2. The Islamic Strategy needs to be clearly spelt out. It does not consist in reforming the financial system. It rather consists in reforming the individual human being and all other socio-economic and political factors that influence his or her behaviour and well being. This would take us to not only religious beliefs and values, but also to social, economic, financial, political and historical factors. The problem with the Muslim world is not just the existence of an exploitative financial system, but also illegitimate governments, moral decline, landlordism, lack of education, absence of justice and ineffective operation of incentives and deterrents. So Islamic Economics needs to adopt a more comprehensive model than what Conventional Economics is able to offer, if these problems, which are all inter-related, are to be solved. We need to take inspiration from Ibn-Khaldun who presented a multi-disciplinary circular causation dynamic model instead of the Neo-classical model which relies primarily on economic variables.
3. While Islamic Economics talks about the ideals of Islam, it is also necessary to know the actual position in Muslim countries, how individuals, families, firms and governments actually behave. It will then be necessary to show the extent and the causes of the gap between the ideals and the reality.
4. It would also be desirable to have studies that would address the following questions:
a) Have the Muslim countries been able to improve the lot of the common man since their independence from foreign domination? If not, then what are the factors responsible for this failure? What can be done to redress the situation?
b) What kind of data is needed to evaluate the Islamization of the economics of Muslim countries, which of these data are available and which are not and what can do done to bridge the gap?
c) What are the causes of the low rate of saving and investment in most Muslim countries? What can be done in the light of Islamic teachings to remedy the situation?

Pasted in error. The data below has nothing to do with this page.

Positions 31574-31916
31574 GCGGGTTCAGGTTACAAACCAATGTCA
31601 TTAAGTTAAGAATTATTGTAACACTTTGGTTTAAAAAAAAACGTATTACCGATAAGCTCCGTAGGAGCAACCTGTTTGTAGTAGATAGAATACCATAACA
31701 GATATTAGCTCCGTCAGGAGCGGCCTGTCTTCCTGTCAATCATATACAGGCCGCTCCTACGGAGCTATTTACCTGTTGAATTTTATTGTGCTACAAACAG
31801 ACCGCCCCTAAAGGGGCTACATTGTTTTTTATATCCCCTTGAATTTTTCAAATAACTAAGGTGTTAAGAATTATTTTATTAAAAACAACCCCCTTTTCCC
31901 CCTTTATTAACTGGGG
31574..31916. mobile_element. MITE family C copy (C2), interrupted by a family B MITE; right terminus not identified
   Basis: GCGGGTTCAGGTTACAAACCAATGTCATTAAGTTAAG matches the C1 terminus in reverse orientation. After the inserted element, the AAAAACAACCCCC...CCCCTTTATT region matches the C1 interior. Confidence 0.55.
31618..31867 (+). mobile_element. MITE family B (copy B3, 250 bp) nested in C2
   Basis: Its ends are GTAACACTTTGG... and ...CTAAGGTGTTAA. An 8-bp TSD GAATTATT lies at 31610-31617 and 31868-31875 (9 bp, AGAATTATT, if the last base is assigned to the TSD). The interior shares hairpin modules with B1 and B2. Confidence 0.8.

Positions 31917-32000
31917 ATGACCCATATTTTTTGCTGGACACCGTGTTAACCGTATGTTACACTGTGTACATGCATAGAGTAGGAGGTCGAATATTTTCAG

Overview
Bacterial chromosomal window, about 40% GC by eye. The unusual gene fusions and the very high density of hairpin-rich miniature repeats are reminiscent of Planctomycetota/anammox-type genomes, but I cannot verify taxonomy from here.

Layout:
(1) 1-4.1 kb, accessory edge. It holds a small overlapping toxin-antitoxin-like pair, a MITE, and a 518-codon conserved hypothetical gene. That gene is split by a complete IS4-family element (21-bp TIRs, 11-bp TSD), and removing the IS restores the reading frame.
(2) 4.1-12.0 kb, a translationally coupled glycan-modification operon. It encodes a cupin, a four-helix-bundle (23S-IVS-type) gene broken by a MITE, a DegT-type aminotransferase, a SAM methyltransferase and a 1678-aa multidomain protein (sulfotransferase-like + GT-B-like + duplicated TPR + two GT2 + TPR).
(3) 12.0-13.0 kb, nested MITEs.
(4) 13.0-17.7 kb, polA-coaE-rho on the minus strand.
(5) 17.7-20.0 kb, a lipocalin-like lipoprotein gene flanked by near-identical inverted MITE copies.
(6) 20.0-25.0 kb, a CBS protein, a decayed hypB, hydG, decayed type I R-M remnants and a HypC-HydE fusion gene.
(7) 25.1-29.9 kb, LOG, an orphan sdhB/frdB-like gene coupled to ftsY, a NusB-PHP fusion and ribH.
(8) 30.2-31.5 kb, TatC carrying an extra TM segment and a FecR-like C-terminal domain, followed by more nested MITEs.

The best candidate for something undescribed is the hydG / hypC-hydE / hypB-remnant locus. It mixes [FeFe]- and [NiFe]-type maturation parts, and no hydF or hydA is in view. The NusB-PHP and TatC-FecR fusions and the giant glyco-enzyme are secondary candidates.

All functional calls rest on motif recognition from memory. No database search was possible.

d) What are the different socio-economic, political and historical factors responsible for the low level of labour and entrepreneurial efficiency in Muslim countries? Is it possible to do something to offset the effect of these factors?
e) What are the causes of Muslims decline? How far were scholars like Abu Yusuf, al-Mawardi, Ibn Khaldun and others able to present a satisfactory explanation for Muslim decline. Can the models presented by non-Muslim scholars like Gibbon. Spengler and Toynbee complete the picture?
f) How did the Islamic financial system operate in the classical period? What was the role of sarrafs and jahabidh? What is it that enabled them to operate successfully? Why did the system get displaced?
g) The Fuqha have so far rejected options and derivatives, all of which are not necessarily speculative in nature. This subject has not been addressed adequately so far.
h) What are the reasons for the fiscal and balance of payments deficits and high debt-servicing burden of many Muslim countries? What are the Islamically acceptable remedies for this situation?
Many of the most prominent faces in Islamic Economics were born in India. You in Bombay, Prof, Khurshid in Delhi, Dr. Nejatuallah and Prof. Faridi in U P and many more.What prospects and opportunities do you foresee for young researchers in the field of Islamic Economics?
You seem to be giving the impression that Islamic Economics has been promoted primarily by scholars born in India. This is not right. There are many scholars in the Arabs world as well as Iran, Turkey, Indonesia, Malaysia and Nigeria who have made valuable contributions.
Islamic Economics is gradually drawing international attention and recognition. This will raise the demand for experts in this field. This demand can be satisfied by young Islamic economists only if they are well-versed not only in Shariah but also in Conventional Economics to be able to address international problems in a realistic manner. However, in India,the demand for scholars in Islamic Economics is bound to be limited. Students should not, therefore, study this subject with the objective of finding a lucrative job.
(The interview was first published in the Islamic Economics Bulletin brought out by the Indian Association for Islamic Economics, 4/331, Amir Nishan, Aligarh 202002, UttarPradesh). Email:email@example.com.